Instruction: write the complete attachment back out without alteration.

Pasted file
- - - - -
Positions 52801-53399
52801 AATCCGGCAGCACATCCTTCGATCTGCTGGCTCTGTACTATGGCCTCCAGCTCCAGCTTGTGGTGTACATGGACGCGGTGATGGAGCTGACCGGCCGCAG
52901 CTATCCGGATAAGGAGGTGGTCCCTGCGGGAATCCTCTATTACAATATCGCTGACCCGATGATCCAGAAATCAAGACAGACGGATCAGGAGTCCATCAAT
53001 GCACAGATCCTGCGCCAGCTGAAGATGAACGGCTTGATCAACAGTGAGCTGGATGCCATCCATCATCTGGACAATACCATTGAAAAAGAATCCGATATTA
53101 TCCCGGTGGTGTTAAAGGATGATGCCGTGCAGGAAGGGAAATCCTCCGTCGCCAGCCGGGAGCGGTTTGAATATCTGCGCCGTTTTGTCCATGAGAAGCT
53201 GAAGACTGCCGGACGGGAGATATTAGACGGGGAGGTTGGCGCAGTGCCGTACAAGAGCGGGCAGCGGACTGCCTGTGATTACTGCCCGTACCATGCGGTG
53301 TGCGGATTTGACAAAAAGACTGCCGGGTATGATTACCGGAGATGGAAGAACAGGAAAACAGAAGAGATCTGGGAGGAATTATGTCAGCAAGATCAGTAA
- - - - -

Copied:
Positions 52801-53399
52801 AATCCGGCAGCACATCCTTCGATCTGCTGGCTCTGTACTATGGCCTCCAGCTCCAGCTTGTGGTGTACATGGACGCGGTGATGGAGCTGACCGGCCGCAG
52901 CTATCCGGATAAGGAGGTGGTCCCTGCGGGAATCCTCTATTACAATATCGCTGACCCGATGATCCAGAAATCAAGACAGACGGATCAGGAGTCCATCAAT
53001 GCACAGATCCTGCGCCAGCTGAAGATGAACGGCTTGATCAACAGTGAGCTGGATGCCATCCATCATCTGGACAATACCATTGAAAAAGAATCCGATATTA
53101 TCCCGGTGGTGTTAAAGGATGATGCCGTGCAGGAAGGGAAATCCTCCGTCGCCAGCCGGGAGCGGTTTGAATATCTGCGCCGTTTTGTCCATGAGAAGCT
53201 GAAGACTGCCGGACGGGAGATATTAGACGGGGAGGTTGGCGCAGTGCCGTACAAGAGCGGGCAGCGGACTGCCTGTGATTACTGCCCGTACCATGCGGTG
53301 TGCGGATTTGACAAAAAGACTGCCGGGTATGATTACCGGAGATGGAAGAACAGGAAAACAGAAGAGATCTGGGAGGAATTATGTCAGCAAGATCAGTAA